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A Powerful Spyware App Now Targets iPhone Owners
Zack Whittaker
April 8, 2019

Researchers at mobile security firm Lookout have discovered a powerful spy app originally designed for Android devices can now target iPhone owners. The investigators said the app's developer, Italy’s Connexxa, abused Apple-issued enterprise certificates to circumvent the Android app store to infect unsuspecting victims. Once installed, the app can silently steal a target device’s information, including real-time location data, and can be remotely activated to eavesdrop on people's conversations. Connexxa also created Exodus, an Android spy app used by Italian authorities. Lookout's Adam Bauer said both apps employ the same backend infrastructure, while the iOS app used multiple methods, including certificate pinning, to thwart analysis of network traffic. Disclosure of these findings prompted Apple to revoke the app maker's enterprise certificate.

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Two people with virtual reality gears on China's Virtual Reality Arcades Aim for Real-World Success
South China Morning Post
April 7, 2019

China was home to an estimated 3,000 virtual reality (VR) arcades in 2016, when the market was forecast to grow 13-fold between then and 2021 to $782 million, according to a joint report by iResearch Consulting Group and Greenlight Insights. This market potential is why the VR and augmented reality (AR) industries are excited by China. A 2018 report from Digi-Capital said that Chinese growth in the next five years could see it dominate AR/VR long-term, and not by a small margin. A key factor in China's lead in the industry is its government. Beijing is pushing hard for China to become a world leader in next-generation technologies including artificial intelligence and autonomous vehicles. VR has been added into that group, benefiting from a range of preferential government policies. Several towns and cities in China have already declared themselves as incubator zones that are integrating VR into research, manufacturing, education, and other sectors.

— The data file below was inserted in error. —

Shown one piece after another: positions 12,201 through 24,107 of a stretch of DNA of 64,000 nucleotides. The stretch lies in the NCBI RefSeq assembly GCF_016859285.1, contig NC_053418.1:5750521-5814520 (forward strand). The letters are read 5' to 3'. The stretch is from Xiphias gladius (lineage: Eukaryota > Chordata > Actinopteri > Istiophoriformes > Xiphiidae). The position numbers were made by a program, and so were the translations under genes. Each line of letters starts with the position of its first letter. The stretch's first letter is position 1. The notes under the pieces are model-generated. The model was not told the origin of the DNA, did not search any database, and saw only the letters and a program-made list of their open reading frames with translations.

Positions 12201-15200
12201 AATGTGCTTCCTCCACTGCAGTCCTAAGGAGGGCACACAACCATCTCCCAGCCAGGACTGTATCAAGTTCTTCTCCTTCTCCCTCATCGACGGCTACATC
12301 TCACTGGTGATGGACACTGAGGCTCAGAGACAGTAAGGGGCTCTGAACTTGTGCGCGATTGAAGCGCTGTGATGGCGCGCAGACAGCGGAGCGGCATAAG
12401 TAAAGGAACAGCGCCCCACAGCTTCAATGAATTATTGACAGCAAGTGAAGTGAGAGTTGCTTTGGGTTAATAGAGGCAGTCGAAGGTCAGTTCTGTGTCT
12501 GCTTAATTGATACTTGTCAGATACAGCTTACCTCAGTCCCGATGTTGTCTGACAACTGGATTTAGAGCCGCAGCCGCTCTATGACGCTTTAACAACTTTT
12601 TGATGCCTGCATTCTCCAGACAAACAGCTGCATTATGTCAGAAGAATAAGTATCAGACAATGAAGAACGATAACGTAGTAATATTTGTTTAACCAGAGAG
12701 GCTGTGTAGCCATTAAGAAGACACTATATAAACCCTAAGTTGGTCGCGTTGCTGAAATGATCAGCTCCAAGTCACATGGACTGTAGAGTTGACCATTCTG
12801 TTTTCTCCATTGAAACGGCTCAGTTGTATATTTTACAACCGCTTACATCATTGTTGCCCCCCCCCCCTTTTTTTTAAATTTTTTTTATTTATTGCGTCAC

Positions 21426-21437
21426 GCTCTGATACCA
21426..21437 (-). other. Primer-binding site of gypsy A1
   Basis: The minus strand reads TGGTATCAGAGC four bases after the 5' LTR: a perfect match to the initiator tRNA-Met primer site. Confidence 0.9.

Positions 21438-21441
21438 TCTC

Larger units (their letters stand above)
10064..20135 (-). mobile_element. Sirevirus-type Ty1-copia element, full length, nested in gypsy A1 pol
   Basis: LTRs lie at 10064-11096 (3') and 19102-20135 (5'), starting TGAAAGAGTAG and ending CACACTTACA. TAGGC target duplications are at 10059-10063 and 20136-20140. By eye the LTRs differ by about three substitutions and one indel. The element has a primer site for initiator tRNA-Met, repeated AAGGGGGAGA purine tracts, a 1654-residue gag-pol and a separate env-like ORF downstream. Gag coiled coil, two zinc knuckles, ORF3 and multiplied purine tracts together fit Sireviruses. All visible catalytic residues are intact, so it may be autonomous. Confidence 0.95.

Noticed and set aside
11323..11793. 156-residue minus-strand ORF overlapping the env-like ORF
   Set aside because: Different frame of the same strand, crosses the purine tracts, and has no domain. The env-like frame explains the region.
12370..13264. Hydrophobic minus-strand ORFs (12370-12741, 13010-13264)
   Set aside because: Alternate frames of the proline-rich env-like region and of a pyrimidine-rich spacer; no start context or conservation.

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Europe Making AI Rules Now to Avoid New Tech Crisis
Ivana Kottasova
April 8, 2019

The European Commission (EC) this week introduced ethics guidelines to inform the development of artificial intelligence (AI). IBM's Liam Benham said, "It's like putting the foundations in before you build a house...now is the time to do it." The EC announcement included seven nonbinding principles for guiding AI development and building trust. European digital economy official Mariya Gabriel emphasized the need for companies using AI to be transparent, as well as non-discriminatory. The EC said future AI systems must be safe and reliable across their entire life cycle, while data protection must be prioritized, with users controlling their own information. The nonprofit AlgorithmWatch organization raises issues with Europe's approach because the term "trustworthy AI" is not well defined, while Thomas Metzinger at the University of Mainz in Germany criticized the guidelines for not banning AI weaponization.

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When Computers Collude
NPR Online
Greg Rosalsky
April 2, 2019

A team of Italian economists built algorithms and set them up to compete in selling imaginary goods in a virtual marketplace, and found the programs appeared to collude to elevate prices. This has raised issues about the regulation of pricing algorithms, which are currently used in various industries. The University of Bologna's Emilio Calvano cited several views of this issue, including one that regulation should be avoided because the market is ultimately self-correcting. Another school of thought urges the creation of a new regulator that tests algorithms in government computers before they are allowed in the marketplace. Calvino said he supports a third option, in which companies would be permitted to innovate and deploy such algorithms in marketplaces, "because they can do a lot of good." The government's antitrust authorities should then monitor them, Calvano said, and intercede if they are being used anti-competitively, which might require updating antitrust statutes.

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Sao Paulo School of Advanced Science on Learning from Data